In reply to Daniel
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Max

I just figured it out. I was writing my code with ES6. To get your code working with ES6 classes you need to import react-mixin and include it in your code like this:

reactMixin(Profile.prototype, ReactFireMixin);

In reply to Max
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Aleksey

Thank you, that fixed the issue I had

In reply to Russell
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Shft

THANKS Russell! Can we pin this some how?

In reply to Russell
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Ben

Do people really call 'li' tags "lie" tags?

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YouYou

My Notes list on the web page are empty.
I am using the last version of ReactFire and Firebase , so I have the next code, can you please tell me if there is any mistake ?
Thanks


var Firebase = require('firebase');
var config = {
apiKey: "XXXXXXXXXXXXXXXXXXXX",
authDomain: "reactproj-XXXX.firebaseapp.com",
databaseURL: "https://reactproj-XXXX.firebaseio.com",
//storageBucket: ".appspot.com",
};
Firebase.initializeApp(config);

var Profile = React.createClass({
mixins: [ReactFireMixin],
getInitialState: function(){
return {
notes: [1,2,3],
bio: {
name: 'Tyler McGinnis'
},
repos: ['a', 'b', 'c']
}
},
componentDidMount: function(){
// V2 of reactfire
// this.ref = new Firebase('https://reactproj-abba1.firebaseio.com/');
//var childRef = this.ref.child(this.props.params.username);
// v3 of react fire:
var childRef= Firebase.database().ref(this.props.params.username);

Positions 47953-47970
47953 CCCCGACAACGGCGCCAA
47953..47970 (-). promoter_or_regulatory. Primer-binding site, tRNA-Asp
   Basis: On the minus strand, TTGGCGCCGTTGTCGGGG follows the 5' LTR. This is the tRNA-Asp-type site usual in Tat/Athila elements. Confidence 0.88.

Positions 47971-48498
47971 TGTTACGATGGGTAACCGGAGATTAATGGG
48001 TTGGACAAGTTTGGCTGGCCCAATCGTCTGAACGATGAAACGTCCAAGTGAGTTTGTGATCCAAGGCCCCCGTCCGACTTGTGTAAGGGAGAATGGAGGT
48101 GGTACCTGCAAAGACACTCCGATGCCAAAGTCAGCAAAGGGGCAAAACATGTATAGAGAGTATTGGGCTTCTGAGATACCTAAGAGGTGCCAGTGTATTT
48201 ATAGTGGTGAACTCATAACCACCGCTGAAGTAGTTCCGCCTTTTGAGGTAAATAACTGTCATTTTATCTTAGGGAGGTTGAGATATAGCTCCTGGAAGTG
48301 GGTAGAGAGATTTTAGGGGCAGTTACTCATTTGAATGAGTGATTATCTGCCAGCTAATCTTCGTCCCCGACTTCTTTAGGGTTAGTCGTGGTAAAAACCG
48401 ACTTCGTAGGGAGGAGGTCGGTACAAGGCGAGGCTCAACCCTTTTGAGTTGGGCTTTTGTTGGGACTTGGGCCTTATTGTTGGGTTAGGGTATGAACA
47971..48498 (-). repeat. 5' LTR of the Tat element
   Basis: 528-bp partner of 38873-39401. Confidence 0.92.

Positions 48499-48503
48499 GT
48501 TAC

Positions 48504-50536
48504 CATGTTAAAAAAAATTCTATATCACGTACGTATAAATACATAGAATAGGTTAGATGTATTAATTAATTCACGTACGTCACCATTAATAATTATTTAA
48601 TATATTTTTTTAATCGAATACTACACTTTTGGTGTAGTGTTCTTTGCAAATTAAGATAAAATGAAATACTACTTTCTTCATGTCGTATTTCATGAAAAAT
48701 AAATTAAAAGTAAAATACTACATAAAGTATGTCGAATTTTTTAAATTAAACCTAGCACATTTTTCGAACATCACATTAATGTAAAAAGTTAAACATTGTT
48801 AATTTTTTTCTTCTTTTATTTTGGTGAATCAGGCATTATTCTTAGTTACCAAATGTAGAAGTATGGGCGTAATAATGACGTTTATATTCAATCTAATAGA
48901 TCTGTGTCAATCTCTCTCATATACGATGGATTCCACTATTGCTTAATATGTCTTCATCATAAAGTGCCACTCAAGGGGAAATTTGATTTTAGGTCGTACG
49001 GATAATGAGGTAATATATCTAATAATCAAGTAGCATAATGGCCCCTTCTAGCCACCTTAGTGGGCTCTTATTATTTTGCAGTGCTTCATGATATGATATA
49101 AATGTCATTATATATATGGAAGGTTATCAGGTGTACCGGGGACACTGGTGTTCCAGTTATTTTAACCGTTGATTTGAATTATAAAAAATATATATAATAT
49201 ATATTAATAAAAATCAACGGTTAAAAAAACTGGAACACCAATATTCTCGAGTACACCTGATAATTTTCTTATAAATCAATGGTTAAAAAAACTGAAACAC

this.bindAsArray(childRef, "Notes");
},
componentWillUnmount: function(){
this.unbind("notes");
},


Avatar
kel

Russel's comment is still golden. #google #firebase #rules

Avatar
Shawy

Hi Max, I got the same error as you mentioned. But I don't quite understand your solution, could you make it more detailed? thanks

In reply to Max
Avatar
Shawy

Just sort it out, thanks

In reply to Max
Avatar
Michael

componentDidMount: function(){
this.ref = new Firebase('https://githubnote-taker.firebaseio.com');
var childRef = this.ref.child(this.getParams().username);
this.bindAsArray(childRef, 'notes');
}
This is what i have, but when i run this, my notes shows both the property and the value like this
Notes: What a guy-JugSizVlM-1ijz6OPxZNew note-JugSlbdwr9jTIZZjurt
What am i doing wrong? how do i get just the value like in the video?
Hey!
You have to change this
"var childRef = this.ref.child(this.getParams().username);"
with
var childRef = this.ref.child(this.props.params.username)

In reply to miguel
Avatar
Michael

you need to first put this into your project.
var ReactFireMixin = require('reactfire');

In reply to Pål Taule Brentebråten
Avatar
David

Could you explain how you fixed it? I also am having trouble applying Max's solution.

In reply to Shawy
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Kylan Hurt

In case no one else has mentioned it: Google Chrome currently doesn't seem to be displaying the GUI for Firebase correctly (cannot find JSON import area, for example), but you can work-around it by using Firefox.